This is a follow-up to yesterday’s Veterans Day. I was at a small market this afternoon to pick up a few things I needed since I don’t shop as often as I used to since the COVID-19.
I was waiting in line about three 6-feet lengths from the register. There was a woman with a young boy at the register and the cashier was tallying her items.
I saw her lean down towards her son and heard her say, “See that man with the Vietnam Veterans cap. He is a Veteran, and we appreciate our Veterans and what they’ve done for all of us keeping everyone in our country safe. I would like you to go over there and personally thank him for being a Veteran and for everything he’s done for us.”
I instinctively turned around to see if she was talking about someone behind me, but there was no one there. Then I remembered I had put on my Vietnam Veterans ball cap before leaving for the store since my hair was a mess.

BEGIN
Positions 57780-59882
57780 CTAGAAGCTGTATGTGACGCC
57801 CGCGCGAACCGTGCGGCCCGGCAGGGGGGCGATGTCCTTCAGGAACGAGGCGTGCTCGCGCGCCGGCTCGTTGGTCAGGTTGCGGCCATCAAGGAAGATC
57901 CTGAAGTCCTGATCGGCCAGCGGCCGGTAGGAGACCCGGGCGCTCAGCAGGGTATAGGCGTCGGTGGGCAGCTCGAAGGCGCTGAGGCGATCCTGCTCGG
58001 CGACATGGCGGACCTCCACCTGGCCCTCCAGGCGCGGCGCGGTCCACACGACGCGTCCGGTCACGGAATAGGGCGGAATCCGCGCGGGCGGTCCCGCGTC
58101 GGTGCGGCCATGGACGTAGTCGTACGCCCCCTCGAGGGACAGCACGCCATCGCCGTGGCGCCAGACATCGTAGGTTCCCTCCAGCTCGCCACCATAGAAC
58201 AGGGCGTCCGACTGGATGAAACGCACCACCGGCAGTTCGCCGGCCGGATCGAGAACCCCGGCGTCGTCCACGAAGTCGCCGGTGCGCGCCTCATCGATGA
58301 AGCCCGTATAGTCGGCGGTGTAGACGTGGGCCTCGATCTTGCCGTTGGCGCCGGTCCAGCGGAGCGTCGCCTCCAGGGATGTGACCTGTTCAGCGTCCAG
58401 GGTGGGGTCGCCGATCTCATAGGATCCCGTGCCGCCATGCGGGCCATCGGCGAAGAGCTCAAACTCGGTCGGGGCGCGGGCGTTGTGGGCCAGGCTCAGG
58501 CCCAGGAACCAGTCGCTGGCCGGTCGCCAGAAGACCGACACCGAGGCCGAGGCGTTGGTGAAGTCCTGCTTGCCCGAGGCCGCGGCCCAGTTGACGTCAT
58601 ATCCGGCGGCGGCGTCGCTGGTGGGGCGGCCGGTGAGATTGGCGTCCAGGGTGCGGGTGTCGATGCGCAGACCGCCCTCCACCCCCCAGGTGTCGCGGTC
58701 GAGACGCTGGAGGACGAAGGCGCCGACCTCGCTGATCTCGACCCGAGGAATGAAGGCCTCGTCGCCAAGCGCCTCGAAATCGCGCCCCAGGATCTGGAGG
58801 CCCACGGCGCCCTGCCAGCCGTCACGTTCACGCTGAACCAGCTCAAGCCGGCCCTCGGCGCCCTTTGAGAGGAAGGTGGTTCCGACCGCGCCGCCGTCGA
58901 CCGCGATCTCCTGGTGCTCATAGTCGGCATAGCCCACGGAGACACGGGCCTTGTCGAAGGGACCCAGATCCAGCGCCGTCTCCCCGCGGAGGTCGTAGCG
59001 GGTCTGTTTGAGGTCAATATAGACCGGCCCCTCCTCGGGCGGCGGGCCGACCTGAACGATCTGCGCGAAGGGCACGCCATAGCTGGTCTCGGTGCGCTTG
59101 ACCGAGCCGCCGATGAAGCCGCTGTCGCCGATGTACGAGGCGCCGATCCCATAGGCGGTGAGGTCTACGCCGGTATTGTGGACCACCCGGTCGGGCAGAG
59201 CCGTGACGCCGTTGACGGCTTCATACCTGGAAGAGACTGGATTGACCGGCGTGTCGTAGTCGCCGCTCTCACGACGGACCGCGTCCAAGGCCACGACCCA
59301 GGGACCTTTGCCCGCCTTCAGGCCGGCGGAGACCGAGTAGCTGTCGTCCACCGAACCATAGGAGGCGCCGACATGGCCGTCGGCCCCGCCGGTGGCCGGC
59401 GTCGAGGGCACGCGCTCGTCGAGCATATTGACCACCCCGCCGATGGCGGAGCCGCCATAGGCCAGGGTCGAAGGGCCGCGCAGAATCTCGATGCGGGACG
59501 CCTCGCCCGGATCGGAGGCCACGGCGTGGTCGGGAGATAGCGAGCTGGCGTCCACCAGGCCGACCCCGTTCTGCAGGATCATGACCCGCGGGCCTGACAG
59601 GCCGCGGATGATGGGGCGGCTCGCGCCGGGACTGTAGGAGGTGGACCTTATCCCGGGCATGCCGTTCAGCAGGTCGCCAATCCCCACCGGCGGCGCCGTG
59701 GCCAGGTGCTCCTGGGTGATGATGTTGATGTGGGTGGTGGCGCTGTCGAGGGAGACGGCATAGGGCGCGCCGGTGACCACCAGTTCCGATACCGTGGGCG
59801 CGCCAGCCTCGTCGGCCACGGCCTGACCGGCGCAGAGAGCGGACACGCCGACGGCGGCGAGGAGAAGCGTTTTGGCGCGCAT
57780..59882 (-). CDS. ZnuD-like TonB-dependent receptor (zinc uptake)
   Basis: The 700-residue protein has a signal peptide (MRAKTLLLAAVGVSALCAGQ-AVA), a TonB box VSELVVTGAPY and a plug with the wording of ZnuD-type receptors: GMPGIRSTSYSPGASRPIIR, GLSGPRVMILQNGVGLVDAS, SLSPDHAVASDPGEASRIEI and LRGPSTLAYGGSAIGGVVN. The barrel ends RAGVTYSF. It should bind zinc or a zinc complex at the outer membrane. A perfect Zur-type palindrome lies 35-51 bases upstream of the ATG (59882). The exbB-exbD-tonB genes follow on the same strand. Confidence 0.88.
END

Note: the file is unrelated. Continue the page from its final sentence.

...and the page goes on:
The young boy looked at me, smiled shyly, and then strode past those in line until he stood next to me. He looked up at me and into my eyes and said, “Thank you for being a veteran and for serving our country and keeping us safe.”
I thanked him very much for what he shared. I wanted to make it a meaningful experience for him.
When I first came back from Vietnam, like many Veterans, I was not greeted warmly. Nonetheless, over the years, people gradually acknowledged my service and I would sometimes hear a thank you for your service or even occasionally a welcome home.
Having a parent encourage their young child to acknowledge a Veteran, including walking up to me and thanking me, was a first. The only time I observed this was on a television movie. It meant a lot to me, and more importantly, I trust it meant a lot to the young boy.
I finally got up to the register; the cashier totaled up the amount, and I paid. I was getting ready to push the cart and leave the store; she looked at me directly in my eyes and said, “We really do appreciate what you Veterans have done for us.” I held her gaze a few seconds; we both smiled, and I thanked her and walked out of the store feeling somehow more blessed.